Finding precisely what the group needs seems a mildly interesting project to me.

Same here, that’s the reason that I included the counterexample in the first place. My main motivation is to understand more about quantum information and connecting the Kochen-Specker theorem, Gleason’s theorem, Bell’s inequality and the fact that one can prove that the latter are maximally violated in AQFT. (Quantum stochastic calculus itself is of course very interesting, too, and Parthasarathy’s book seems to be one of the best sources to learn about it).

Maybe contrasting the counterexample with the proof will shed some light on the question, at the next opportunity I will start to add it.

]]>@Tim,

no, I just had the wrong idea. I suppose I was just wondering what properties of the unitary groups can be used and isolated, rather than saying ’there are more rotations’.

the rotational symmetry is enough to get the higher Fourier coefficients of the weight function f vanish

this is closer, but what does ’rotational symmetry is enough’ mean? I would like to think that we can describe analogous results for arbitrary linear groups, by considering some sort of constrained system or something, such that the symmetry group is cut down. Finding precisely what the group needs seems a mildly interesting project to me.

]]>I added a link to a PDF version of Gleason’s original paper.

]]>I wrote that page learning the material myself (still processing it), so I do have the same questions as you do :-) But I think I can comment on two of them:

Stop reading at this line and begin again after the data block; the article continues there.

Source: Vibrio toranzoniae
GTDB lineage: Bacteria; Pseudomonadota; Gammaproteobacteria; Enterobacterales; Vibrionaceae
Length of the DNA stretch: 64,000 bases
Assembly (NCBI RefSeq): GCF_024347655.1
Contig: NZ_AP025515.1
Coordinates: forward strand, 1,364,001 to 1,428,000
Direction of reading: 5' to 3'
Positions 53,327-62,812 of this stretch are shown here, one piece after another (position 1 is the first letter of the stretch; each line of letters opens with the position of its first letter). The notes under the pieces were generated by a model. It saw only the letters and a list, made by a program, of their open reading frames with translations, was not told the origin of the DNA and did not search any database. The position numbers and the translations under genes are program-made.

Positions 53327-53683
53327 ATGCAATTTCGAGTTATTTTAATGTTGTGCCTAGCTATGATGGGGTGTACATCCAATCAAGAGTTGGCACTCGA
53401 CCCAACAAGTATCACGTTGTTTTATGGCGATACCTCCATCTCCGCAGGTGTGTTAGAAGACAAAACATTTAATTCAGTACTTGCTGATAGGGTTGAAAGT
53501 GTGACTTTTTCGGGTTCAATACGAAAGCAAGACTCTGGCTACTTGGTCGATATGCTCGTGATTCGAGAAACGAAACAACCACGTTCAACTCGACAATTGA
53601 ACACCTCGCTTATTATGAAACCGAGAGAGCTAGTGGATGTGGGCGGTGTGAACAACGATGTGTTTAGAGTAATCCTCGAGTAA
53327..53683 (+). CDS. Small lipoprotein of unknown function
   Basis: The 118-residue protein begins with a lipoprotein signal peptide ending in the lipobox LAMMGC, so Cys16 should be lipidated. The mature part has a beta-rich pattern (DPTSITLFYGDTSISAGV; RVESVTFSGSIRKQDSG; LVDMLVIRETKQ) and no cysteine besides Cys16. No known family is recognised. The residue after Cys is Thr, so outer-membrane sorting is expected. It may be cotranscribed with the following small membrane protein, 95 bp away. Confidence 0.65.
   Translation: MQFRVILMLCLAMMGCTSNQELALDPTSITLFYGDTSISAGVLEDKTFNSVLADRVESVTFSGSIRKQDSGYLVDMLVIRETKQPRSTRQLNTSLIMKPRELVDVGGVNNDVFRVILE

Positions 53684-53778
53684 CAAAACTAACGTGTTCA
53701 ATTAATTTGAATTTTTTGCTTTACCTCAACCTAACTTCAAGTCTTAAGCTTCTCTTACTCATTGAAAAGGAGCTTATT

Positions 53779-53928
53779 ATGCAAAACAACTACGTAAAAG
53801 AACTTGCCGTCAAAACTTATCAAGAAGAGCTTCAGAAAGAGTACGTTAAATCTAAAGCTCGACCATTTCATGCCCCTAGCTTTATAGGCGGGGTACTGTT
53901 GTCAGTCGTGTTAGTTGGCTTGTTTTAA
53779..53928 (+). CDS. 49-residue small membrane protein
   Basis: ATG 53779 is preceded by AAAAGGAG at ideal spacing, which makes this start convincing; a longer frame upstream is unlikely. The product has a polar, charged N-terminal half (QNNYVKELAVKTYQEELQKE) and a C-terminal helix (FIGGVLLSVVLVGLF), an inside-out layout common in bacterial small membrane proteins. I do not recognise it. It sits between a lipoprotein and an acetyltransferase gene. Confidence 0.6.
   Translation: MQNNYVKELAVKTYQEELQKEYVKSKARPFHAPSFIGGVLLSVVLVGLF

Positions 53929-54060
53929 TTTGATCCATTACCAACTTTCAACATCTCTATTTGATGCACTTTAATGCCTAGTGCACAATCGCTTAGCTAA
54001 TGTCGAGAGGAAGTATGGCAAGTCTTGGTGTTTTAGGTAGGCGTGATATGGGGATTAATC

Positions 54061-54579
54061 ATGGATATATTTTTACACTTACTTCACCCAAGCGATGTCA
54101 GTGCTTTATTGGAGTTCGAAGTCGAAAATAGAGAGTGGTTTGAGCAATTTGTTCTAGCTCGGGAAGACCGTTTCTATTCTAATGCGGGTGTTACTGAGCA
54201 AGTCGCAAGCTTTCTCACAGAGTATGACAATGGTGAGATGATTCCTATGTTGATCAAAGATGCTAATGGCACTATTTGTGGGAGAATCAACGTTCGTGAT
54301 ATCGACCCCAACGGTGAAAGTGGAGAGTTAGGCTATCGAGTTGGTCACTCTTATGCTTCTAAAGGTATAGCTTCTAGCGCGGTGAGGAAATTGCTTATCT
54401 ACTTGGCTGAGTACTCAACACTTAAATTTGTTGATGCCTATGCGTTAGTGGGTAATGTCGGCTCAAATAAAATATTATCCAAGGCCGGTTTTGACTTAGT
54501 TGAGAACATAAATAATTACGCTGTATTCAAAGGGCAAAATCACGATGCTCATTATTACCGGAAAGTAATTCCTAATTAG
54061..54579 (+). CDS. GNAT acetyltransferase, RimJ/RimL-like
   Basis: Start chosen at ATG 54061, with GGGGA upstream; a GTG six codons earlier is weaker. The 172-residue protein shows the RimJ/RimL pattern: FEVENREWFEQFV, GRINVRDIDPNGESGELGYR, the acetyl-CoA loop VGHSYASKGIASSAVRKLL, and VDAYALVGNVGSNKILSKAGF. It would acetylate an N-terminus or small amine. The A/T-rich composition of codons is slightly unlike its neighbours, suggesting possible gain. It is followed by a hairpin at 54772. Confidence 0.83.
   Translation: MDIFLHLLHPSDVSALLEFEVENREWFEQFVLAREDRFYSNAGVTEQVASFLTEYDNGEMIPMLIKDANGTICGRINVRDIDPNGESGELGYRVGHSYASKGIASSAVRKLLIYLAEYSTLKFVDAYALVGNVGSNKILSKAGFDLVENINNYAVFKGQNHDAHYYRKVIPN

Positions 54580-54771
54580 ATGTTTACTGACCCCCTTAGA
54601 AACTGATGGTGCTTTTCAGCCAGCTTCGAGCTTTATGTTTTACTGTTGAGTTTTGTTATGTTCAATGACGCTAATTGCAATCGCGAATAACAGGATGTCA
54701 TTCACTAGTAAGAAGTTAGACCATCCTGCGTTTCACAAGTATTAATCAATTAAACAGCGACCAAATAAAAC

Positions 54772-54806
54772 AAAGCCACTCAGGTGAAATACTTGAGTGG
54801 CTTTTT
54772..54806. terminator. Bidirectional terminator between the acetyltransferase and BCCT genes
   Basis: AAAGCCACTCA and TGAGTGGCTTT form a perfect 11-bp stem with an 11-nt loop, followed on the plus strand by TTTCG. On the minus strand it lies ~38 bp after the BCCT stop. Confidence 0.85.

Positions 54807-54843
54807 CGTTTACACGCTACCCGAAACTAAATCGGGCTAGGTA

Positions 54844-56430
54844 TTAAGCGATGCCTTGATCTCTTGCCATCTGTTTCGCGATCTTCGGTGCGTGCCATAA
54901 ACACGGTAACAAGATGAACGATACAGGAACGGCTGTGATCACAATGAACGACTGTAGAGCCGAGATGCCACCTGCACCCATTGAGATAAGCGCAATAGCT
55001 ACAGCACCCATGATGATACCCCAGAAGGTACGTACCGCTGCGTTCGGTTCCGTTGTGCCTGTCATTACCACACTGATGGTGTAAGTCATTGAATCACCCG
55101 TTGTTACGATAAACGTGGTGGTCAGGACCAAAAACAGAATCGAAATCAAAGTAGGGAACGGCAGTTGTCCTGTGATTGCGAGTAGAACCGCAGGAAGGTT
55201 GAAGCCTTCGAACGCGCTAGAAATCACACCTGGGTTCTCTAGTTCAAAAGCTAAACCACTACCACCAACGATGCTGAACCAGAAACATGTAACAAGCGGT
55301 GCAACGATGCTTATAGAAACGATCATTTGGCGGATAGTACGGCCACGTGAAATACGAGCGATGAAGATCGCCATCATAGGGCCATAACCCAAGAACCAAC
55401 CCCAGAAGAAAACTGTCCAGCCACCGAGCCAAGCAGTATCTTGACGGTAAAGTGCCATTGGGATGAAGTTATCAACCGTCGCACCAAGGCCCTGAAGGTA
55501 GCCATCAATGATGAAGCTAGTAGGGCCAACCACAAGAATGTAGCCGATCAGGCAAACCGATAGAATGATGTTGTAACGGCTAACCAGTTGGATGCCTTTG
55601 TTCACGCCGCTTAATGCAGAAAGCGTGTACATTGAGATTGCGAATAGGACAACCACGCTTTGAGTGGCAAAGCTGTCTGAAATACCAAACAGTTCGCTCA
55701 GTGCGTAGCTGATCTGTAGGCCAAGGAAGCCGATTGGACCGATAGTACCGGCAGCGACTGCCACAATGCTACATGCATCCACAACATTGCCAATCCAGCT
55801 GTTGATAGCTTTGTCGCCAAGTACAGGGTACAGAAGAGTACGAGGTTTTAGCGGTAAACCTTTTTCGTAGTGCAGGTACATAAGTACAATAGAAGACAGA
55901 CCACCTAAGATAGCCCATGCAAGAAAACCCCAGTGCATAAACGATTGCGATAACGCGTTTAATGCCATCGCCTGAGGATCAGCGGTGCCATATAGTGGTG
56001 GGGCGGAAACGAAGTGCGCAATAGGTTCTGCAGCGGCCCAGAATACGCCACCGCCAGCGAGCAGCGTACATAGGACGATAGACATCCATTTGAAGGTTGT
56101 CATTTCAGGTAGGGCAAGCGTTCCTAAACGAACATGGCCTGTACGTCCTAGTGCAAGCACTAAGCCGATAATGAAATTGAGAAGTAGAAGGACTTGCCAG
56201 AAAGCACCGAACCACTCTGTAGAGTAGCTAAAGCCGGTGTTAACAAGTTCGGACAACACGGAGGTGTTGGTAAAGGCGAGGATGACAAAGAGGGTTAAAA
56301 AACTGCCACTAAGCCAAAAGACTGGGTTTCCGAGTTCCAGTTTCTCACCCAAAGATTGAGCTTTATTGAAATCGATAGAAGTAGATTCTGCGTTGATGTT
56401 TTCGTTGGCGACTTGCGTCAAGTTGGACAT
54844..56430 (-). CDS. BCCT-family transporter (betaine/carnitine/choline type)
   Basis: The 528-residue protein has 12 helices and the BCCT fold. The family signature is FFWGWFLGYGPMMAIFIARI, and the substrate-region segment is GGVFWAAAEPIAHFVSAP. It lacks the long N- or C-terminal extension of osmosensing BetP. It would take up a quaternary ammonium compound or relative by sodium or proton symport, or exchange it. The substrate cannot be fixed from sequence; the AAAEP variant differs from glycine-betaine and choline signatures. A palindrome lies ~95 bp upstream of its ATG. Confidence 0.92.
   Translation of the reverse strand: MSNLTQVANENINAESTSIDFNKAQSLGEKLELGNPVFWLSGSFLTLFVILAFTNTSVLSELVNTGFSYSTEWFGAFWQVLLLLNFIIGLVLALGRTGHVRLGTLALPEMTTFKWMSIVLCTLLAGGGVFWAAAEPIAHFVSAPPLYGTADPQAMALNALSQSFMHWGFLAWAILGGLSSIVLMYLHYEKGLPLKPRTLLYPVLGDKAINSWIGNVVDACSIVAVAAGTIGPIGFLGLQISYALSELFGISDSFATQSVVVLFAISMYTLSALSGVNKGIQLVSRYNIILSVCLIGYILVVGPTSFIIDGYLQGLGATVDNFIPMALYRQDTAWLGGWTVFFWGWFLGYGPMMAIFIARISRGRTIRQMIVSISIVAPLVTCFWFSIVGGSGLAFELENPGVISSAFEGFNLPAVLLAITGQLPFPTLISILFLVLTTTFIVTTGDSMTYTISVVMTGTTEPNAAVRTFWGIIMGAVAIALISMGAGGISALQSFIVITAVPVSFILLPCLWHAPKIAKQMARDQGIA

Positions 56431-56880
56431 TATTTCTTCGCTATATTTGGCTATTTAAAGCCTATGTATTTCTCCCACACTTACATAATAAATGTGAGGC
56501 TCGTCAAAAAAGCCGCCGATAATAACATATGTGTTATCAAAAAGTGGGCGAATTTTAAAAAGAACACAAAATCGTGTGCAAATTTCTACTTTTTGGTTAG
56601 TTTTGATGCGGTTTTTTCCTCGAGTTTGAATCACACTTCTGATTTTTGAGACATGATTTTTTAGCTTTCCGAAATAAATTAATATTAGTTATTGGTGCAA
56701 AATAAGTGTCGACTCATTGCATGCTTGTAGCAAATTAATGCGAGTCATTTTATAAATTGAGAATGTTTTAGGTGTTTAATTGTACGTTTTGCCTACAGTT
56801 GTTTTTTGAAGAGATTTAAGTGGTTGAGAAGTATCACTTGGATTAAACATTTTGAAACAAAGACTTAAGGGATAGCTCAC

…this is due to the difference between the symmetry groups of 2- and 3-dimensional (and presumably higher-dimensional) Hilbert spaces…

My impression from both the counterexample and the proof given in Parthasarathy’s book is that in three dimensions, the rotational symmetry is enough to get the higher Fourier coefficients of the weight function $f$ vanish (that can be defined in three dimensions just like in the counterexample) so that the “linearity” follows. An elaboration of the proof could make this more precise.

(The proof itself is given for three real dimensions and extended by induction to arbitrary real/complex dimensions).

Can we say this is due to the fact that (the component of the identity of) B(ℝ 2) is not 1-connected?

I don’t think so, in $\infty$ dimensions the unitary group is 1-connected, in finite dimensions it is not 1-connected, there does not seem to be a connection to Gleason’s theorem failing in two dimensions (or do I misunderstand you?).

]]>at Gleason’s theorem we have a result that holds for Hilbert spaces of dimension* $\gt 2$. There is a heuristic explanation that this is due to the difference between the symmetry groups of 2- and 3-dimensional (and presumably higher-dimensional) Hilbert spaces, and gives a counterexample using $\mathbb{R}^2$. Can we say this is due to the fact that (the component of the identity of) $B(\mathbb{R}^2)$ is not 1-connected? I’m assuming $B(\mathbb{R}^2) = O(2)$ here.

(*)Do we need to take real dimension, as the counterexample seems to indicate, or does the theorem also hold for complex dimension? What about other base fields?

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